We touched down in the land of the delta blues. It wasn’t raining. To be fair, we drove in. We met my brother’s friend at a restaurant; catfish and po-boys.
“Can you believe what’s just went on in Virginia?” my brother’s friend asks. Everyone looks a little sickened, but we eat all the same, nodding.
“Can you imagine something like that happening in Mass?” I ask my brother.
He sighs, “there is a rally planned for tomorrow.”
I take a bite of po-boy. “This country has changed,” my mother says. “Everyone is afraid, everyone is talking about it, hate has become the norm.”
“I want to go back to Russia,” I say, “where it’s safe.”
Everyone laughs. I’m serious, they know it. “This wasn’t the way things were when I was growing up,” I say.
“This country has changed,” someone repeats.
I finish the meal with a confused sort of after taste on my tongue. We ask the waitress for some recommendations for live music.
“There is a great spot under the Econo-hotel,” she says, then warns, “but take an UBER.”
“We can’t walk back?” My mother asks her. She looks incredulous, “no–no, it’s dangerous, UBER, I always UBER if I’m downtown.”
So, we drive, my brother agrees to stay sober.
The bar is big; nestled into a parking garage, lit-red. It’s down a set of soft stairs. It opens up, the place is packed. We pay the cover and go in. The security guard tells us it’s an R&B Band playing.
Some woman in line ahead of us looks at my mother’s little blue backpack and laughs.
“Look at this lady,” she says. We grab a table. Everyone is dressed to the nines, everyone is black. It bothers me suddenly that I notice it. And–of course, everyone else does too. Back in Massachusetts, I’d never felt a difference, anywhere.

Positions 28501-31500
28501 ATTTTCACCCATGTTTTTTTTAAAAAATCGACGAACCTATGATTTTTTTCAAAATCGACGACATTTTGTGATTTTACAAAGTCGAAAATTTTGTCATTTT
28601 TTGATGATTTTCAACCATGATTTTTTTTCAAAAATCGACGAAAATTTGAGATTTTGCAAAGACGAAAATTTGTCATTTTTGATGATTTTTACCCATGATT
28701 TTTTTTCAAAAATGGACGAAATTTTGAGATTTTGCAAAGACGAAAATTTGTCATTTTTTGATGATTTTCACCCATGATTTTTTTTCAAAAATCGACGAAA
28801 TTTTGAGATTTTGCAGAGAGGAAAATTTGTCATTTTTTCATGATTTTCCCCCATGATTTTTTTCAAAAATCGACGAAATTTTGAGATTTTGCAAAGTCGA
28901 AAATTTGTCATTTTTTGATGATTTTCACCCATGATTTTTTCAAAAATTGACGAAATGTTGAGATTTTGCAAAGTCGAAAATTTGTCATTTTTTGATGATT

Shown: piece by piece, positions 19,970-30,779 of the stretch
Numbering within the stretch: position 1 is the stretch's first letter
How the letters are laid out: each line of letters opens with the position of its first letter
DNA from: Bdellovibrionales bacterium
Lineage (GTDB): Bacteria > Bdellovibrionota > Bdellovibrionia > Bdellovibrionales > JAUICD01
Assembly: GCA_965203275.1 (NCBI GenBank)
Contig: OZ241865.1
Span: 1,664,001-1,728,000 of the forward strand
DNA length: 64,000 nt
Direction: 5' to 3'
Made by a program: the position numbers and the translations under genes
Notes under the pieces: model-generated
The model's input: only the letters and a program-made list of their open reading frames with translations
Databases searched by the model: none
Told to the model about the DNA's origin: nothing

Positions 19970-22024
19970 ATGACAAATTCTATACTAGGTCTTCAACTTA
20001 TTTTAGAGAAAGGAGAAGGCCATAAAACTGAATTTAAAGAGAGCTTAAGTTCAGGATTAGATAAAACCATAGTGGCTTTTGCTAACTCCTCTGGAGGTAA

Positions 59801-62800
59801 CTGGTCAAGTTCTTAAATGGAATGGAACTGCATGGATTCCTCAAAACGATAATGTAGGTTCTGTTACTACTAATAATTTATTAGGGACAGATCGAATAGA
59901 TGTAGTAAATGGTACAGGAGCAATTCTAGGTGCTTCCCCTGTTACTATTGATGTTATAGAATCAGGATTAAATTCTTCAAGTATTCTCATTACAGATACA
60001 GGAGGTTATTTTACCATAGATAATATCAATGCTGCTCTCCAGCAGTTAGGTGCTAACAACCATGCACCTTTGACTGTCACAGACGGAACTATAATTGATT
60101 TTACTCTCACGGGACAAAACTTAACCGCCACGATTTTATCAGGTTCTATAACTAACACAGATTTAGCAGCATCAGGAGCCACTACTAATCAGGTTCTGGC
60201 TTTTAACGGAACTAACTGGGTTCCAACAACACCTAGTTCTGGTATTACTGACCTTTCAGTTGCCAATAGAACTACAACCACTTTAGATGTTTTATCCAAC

“That’s because we live in a bubble of ignorance,” my brother tells me. I get a drink, people along the bar keep looking at me, curious–or, maybe they don’t. I get whiskeys for the table and sit. In ten, the band hits the stage. The woman starts to sing.
It is music like I’ve never heard–never seen. Music a serial killer would jig to, even jive to; a pedophile would shake his booty to, a terrorist would make love to. Music that makes you realize that some things in this world, like death, make every single person exactly the same.
They haven’t been playing more than a minute before the whole room, sitting or standing, grooves. Everything is moving, like a puddle in a rainstorm.
I never realized laughter could be music; dancing–laughter.
After a few songs, I step outside for a cigarette. I walk across the street to rest on a bench; feeling my blood, warm and moving.
Two couples step out of the hotel to my right. They are dressed to the nines; white. They walk across the garage, into the blues bar. I haven’t gotten three drags down before I see them walk back out, hurry their way across the street. One of the woman says, softly, “isn’t there anywhere else we could go?”
I finish my cigarette, afraid.